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Let’s be honest: banana bread is really just a way to use up overripe bananas. I assume that one time in history, someone was fed up with having their bananas go from green to brown so quickly and decided they were going to bake something. Boom! Banana bread.
My grandma always had banana bread in the freezer. She baked them in small loaves so she could easily eat one and always wanted to send a loaf home with any visitor. Grandma’s banana bread was good. There was not an overabundance of flavor with any depth other than banana, but it was always spot on and looked perfect. Just like Grandma, I’m never happy with a recipe and like to adjust and modify constantly. This ultimate banana bread has elements of Grandma’s with the flavor turned way up!
What is a quick bread?
Banana bread is a quick bread, meaning that the entire process from mixing the ingredients together to baking is done in a matter of minutes. Unlike conventional yeast bread, there is no yeast in a quick bread. The leavening comes from baking powder and eggs. The outcome is often closer to a cake texture than a bread. No one’s going to complain about that now are they?
Traditional banana bread tends to be dense and almost wet. To counteract the excess moisture in bananas, this recipe uses bread flour. The higher protein rate in this type of flour helps to create a better, more appealing texture.
How can I add flavor to quick bread?
Many times, zucchini or other produce that had a bumper crop in the garden were used up by making quick bread and cakes. To cover up the absence of flavor, sugar was added. Thus, quick breads can have copious amounts of sugar.
Bananas have a lot of natural sugar. And by cutting the sugar in the recipe and making a switch to brown sugar, more banana flavor comes through along with caramel notes. To bring out more caramel, this recipe uses not only brown sugar but also molasses.
To incorporate depth, tahini is added. Tahini is roasted sesame seeds ground up into a peanut butter-like consistency. The flavor isn’t strong but has a slightly savory quality that brings out more of the banana.
Can this recipe make multiple smaller loaves?
In short, the answer is yes!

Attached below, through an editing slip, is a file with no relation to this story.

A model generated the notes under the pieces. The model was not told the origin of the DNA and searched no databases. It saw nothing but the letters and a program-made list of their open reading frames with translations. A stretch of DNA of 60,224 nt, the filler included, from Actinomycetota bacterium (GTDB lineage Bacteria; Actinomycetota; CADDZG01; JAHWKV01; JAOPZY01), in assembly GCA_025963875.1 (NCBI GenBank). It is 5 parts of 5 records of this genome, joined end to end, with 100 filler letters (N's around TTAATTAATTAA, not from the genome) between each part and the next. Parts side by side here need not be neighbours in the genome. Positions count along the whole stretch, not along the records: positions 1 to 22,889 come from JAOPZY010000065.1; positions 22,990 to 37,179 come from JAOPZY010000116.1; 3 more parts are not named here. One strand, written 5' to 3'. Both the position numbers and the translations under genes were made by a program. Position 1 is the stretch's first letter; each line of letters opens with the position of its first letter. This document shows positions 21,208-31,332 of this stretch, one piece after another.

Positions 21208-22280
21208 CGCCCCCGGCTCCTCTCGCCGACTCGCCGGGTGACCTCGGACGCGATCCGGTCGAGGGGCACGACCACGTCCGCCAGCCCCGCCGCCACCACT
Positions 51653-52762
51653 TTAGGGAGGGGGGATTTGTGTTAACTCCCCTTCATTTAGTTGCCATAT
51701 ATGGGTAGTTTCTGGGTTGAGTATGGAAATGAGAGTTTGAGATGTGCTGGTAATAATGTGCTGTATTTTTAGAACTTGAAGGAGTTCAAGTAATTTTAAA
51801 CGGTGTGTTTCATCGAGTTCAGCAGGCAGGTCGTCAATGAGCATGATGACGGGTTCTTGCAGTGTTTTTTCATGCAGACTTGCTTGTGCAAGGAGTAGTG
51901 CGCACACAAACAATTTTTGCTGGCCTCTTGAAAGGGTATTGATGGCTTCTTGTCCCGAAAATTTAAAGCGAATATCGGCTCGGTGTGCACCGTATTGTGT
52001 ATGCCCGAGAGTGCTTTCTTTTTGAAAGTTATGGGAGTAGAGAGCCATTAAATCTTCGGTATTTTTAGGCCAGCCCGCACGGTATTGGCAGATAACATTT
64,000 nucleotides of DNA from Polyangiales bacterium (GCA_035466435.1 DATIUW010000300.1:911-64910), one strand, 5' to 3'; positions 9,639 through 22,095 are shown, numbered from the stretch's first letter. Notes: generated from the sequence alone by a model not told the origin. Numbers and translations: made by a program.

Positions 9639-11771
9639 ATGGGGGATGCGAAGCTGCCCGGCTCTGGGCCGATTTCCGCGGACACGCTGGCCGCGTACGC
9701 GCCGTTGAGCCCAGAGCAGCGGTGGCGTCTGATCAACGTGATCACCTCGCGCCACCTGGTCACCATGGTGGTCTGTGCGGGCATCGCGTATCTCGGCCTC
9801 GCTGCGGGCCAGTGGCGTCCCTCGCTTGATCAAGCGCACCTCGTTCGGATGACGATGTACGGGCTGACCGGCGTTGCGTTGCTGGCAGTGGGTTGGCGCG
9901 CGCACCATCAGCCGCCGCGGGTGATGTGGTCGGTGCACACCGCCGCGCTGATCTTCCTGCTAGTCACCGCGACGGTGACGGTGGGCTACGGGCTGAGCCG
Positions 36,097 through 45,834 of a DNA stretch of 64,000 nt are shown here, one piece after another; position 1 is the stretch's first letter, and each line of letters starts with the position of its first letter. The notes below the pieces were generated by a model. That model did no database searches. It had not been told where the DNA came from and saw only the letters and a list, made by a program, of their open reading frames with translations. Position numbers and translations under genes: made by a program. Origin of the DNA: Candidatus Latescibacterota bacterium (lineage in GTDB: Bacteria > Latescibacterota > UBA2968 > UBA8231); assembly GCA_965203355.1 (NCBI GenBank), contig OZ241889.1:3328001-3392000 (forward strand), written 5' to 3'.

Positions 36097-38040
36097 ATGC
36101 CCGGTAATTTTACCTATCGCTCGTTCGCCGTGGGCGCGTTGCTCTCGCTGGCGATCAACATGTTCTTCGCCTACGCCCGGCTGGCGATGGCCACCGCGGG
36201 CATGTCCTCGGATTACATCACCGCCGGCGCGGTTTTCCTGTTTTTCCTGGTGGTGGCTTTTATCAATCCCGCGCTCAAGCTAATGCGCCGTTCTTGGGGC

Banana bread has a lot of moisture in the batter and is very thick once mixed together. While in the oven, the baking powder activates and some of the excess moisture slowly bakes out. This bread takes a long time to bake in one loaf pan but will give a beautiful large loaf. The recipe can easily be made into several smaller mini loaf pans. The time will need to be adjusted accordingly but the outcome will be just as ultimate!
Watch how to make this banana bread:
Ultimate Banana Bread
- ¾ cup brown sugar
- ½ cup tahini
- 2 large eggs
- 2 tbsp molasses
- 1 tsp vanilla extract
- 1 tsp salt
- 1 ¼ cups mashed banana
- 2 ½ cups bread flour
- 1 ½ tsp baking powder
- 1 tsp baking soda
- 1 cup chocolate pieces (chunks or chips)
- 1 whole banana
- 1 tbsp turbinado sugar
- Preheat oven to 350°F.
- In a large bowl, combine the brown sugar, tahini, and eggs. Mix together until well combined and smooth. Add in the molasses, vanilla, and salt. Mix to combine. Add the prepared mashed banana and mix.
- Add the flour, baking powder, and baking soda. Mix until just a few dry streaks remain. Do not overmix. Add the chocolate and fold in.
- Grease an 8 1/2" x 4" loaf pan. Pour batter into the loaf pan and spread to make an even layer. Slice whole banana into ¼-inch pieces and shingle them across the top, making two parallel lines. Sprinkle with turbinado sugar.
- Bake in preheated oven until a skewer inserted in the middle of the loaf comes out clean, 60-80 minutes. Remove from the oven and cool in the pan for 15 minutes. Remove from the pan and cool on a rack for 2 hours.